Peter K. Dearden. Laboratory for Evolution and Development, Genetics Otago and the National Research Centre for Growth and Development, University of Otago
One of the great and terrifying things about being a scientist is pressing the submit button; the button that sends your latest masterpiece, manuscript or grant, off to external review.
This moment of joy and terror occurs after you have formatted the references, had everybody and their dog read the thing, and agonized about dimly remembered points of grammar. The figures are shiny and all have scale bars, the figure legends are succinct, and the acknowledgments remember all who need to be remembered. You know all of that that, but still you don’t quite want to send the damn thing off to the white heat of public scrutiny.
Finally you send the thing with some relief, assuming that it will at least be somebody else’s problem for a month or so, as it passes into the slow process of finding referees, getting them to make sensible comments, and returning them.
Peer review is vital to science, without reviewers able to make comments, suggest changes to papers, assess grants and provide quality control, science is dead. The process has its flaws for sure, but it is the best we have, and we, as scientists, need to make damn sure that it works and is fair. I try to review everything I am asked to, though occasionally you have to pass it to a friend. Willingness to review is key to this whole process, the cornerstone of science, and key to being a scientist.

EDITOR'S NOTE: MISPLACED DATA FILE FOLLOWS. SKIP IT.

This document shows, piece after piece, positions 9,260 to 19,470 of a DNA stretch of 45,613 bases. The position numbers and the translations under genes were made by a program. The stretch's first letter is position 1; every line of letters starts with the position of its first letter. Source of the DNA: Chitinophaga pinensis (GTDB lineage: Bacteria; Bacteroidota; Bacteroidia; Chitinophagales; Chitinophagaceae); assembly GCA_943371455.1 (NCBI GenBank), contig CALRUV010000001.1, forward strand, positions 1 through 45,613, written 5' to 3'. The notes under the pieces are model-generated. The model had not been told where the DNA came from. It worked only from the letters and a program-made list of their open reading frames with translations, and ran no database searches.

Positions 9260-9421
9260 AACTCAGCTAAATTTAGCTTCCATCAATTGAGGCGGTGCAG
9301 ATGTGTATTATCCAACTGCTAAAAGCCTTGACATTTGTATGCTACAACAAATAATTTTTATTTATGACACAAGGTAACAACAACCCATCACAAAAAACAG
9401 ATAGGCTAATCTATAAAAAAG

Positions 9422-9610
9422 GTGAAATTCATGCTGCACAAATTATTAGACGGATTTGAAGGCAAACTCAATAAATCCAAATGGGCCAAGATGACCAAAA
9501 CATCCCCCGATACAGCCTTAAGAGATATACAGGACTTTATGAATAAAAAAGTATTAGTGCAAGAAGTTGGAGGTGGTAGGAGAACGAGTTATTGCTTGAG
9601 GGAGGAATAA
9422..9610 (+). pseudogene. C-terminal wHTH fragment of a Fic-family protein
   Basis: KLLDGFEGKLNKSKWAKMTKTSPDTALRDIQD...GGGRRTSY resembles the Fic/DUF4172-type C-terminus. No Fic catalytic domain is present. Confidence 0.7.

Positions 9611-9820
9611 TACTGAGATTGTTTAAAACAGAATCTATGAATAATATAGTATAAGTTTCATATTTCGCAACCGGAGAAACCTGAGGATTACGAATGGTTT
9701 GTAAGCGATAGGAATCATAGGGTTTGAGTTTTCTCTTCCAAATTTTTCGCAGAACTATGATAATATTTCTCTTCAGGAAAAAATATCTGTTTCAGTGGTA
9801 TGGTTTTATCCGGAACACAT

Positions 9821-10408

Despite knowing all of this, I hate it, I hate the great papers you write that the reviewers reject, the ones the editor doesn’t even send to review, the ones that get a reviewer who wants 12 years more experiments and your soul before acceptance. Worse are the grant reviewers who don’t recognize your genius, that tell you your ideas are ludicrous, un-doable, or worst of all- boring.
When I get reviews that don’t tell me I, and my work, are great, it takes a week of sniping at friends and family, kicking the cat, and generally yelling at people before I actually calm down and read the reviews properly. And when I do, for the main part, the reviewers are right. The comments are thoughtful, sensible, and in the long run helpful. These people, far from disparaging me and oppressing me, have enough respect to read what I write carefully, to put time into thinking about it, and writing helpful, if sometimes cutting, comments.
So here and now, in almost-public, I’d like to say thanks. Thanks to all the reviewers who have struggled with my antique grammar. Thanks to those who have corrected my hideous spelling. Thanks to those who have navigated the maze of my convoluted thought processes. Thanks to all of you who have rejected my grants and papers. I hope you will feel the same when I return the compliment!